Industry executives emphasized that neither philanthropy nor patriotic sentiment is behind the Made-in-the-USA push. Rather, domestic production is crucial for quick reorders or testing new trends. Most observers expect contractor loyalty to remain a key competitive advantage during Los Angeles’ booming first quarter when last-minute spring goods are produced.
“If we closed the chapter on local guys, we would definitely get stuck and other manufacturers would get stuck too,” said Steve Penn, vice president of production for swimwear powerhouse Apparel Ventures. “That’s my main reason for continuing to work on these relationships. You’re not going to get 100 percent offshore in a timely fashion.”
C&C’s Clark agrees. “Ten years ago, we were just running around to get the best price,” he said. “Today, consistent quality balances out price. [Producing] here means we can come back for a second round on a style that’s really doing well.”
C&C helped put one of its cutting shops into business several years ago, buying $20,000 worth of equipment, installing cutting tables and letting the shop operate from unused space in one of its warehouses.
The cutting shop owner “has his own building now and 10 times more capacity than when he started,” Clark said. “But he’s still doing most of our cutting for us.”
Georges Atlan, chief executive officer of denim contractor Pride Jeans, credits Guess Inc. and Seven Jeans for helping him launch and build his firm in a difficult 2001.
His goal is to be a full-package operation, which will make him more competitive with other denim producers. Initially, he could only afford to start a sewing shop. A few big clients helped Atlan by giving the shop piece goods. Now he has his own cutting room.
Bubblegum USA’s chief operating officer, Ken Spiegel, said the denim brand’s decision to finance equipment and construction costs for several of its local contractors has created enormous loyalty between the companies, even though the contractors have long since worked off the debt.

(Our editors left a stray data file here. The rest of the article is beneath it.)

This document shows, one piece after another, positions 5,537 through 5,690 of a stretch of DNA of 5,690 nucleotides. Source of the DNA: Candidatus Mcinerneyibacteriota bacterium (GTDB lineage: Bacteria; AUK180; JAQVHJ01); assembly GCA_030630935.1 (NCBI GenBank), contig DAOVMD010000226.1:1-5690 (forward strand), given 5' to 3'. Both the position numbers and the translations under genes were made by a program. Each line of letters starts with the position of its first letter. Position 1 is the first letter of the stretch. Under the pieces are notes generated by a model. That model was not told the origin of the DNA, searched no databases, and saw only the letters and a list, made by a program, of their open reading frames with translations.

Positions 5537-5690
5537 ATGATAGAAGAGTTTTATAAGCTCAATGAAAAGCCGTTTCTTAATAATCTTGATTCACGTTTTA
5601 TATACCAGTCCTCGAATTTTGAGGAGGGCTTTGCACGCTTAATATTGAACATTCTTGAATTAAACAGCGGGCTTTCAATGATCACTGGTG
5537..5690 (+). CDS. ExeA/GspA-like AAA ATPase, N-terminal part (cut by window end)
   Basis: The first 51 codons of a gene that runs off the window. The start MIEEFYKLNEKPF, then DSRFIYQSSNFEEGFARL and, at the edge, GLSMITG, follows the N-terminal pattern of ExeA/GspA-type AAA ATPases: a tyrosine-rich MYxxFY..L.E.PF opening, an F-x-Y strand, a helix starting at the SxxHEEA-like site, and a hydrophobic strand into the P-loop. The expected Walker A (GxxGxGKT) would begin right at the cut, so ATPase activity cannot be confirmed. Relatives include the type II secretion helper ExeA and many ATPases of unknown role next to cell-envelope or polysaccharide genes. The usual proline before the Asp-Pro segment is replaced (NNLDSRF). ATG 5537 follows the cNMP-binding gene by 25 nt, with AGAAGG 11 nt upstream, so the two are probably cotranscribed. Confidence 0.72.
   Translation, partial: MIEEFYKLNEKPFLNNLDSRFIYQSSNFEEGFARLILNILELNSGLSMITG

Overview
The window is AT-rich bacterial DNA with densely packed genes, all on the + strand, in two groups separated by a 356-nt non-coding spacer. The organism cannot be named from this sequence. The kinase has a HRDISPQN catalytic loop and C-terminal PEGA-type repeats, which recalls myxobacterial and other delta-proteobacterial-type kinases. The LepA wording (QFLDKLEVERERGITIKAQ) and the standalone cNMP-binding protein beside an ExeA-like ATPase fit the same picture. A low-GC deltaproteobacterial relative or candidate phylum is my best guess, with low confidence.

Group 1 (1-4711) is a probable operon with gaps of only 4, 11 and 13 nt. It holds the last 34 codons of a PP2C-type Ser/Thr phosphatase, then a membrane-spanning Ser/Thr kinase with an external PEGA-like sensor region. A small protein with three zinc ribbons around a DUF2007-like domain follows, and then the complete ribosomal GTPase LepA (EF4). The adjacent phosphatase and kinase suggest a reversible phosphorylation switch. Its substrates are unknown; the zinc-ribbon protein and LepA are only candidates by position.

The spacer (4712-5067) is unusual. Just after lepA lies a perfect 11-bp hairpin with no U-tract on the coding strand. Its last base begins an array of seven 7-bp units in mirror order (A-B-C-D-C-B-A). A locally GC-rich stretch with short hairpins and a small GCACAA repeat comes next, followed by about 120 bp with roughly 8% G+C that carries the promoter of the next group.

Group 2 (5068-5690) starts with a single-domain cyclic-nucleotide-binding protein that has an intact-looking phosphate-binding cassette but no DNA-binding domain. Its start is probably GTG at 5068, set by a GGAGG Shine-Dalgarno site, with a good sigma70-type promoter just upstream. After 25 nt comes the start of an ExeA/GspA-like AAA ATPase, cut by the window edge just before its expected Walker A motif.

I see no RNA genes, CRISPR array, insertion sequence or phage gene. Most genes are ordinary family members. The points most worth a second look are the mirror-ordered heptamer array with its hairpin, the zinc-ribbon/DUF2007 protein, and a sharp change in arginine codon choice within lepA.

“We support them year-round with product and they work 100 percent for us,” he said, adding that the automated factories help Bubblegum to keep costs down.
Joe Rodriguez, executive director of the Los Angeles Garment Contractors Association, believes AB633, the state law that holds manufacturers jointly liable with contractors for labor violations, may have brought vendors and factories into closer alliance.
“If there’s any good to come out of AB633, this could be one of the upsides,” he said. “Companies realize there’s so much liability with bad contractors, they may be concentrating on better relationships with the good ones.”
Of course, for all the success, there’s at least one tale illuminating the pitfalls of partnership. Designer Christian de Castelnau recalled how his previous company, Idecast, pumped money into a local factory, growing the operation from 20 to 120 machines.
“We advanced the owner big amounts of money,” said de Castelnau. “One day, he started doing private label for Contempo Casuals and we didn’t get the time of day.”
De Castelnau said he’s trying to avoid such an entanglement with his latest project, Crystal, a contemporary denim line, adding, “I have mixed feelings. If we can get the work done with quality, then I’d rather not get so involved again.”
Other players said they’re willing to give partnerships a try, but the best shops have their dance cards full.
“A loyal, consistent contractor would be worth a lot to me,” reflected contemporary designer Corey Lynn Calter. “But it’s hard to know whom to trust. These days, a lot of the decent contractors are really busy. I’m almost suspicious when a shop says they can take me right away. I wonder why they’re not already taken.”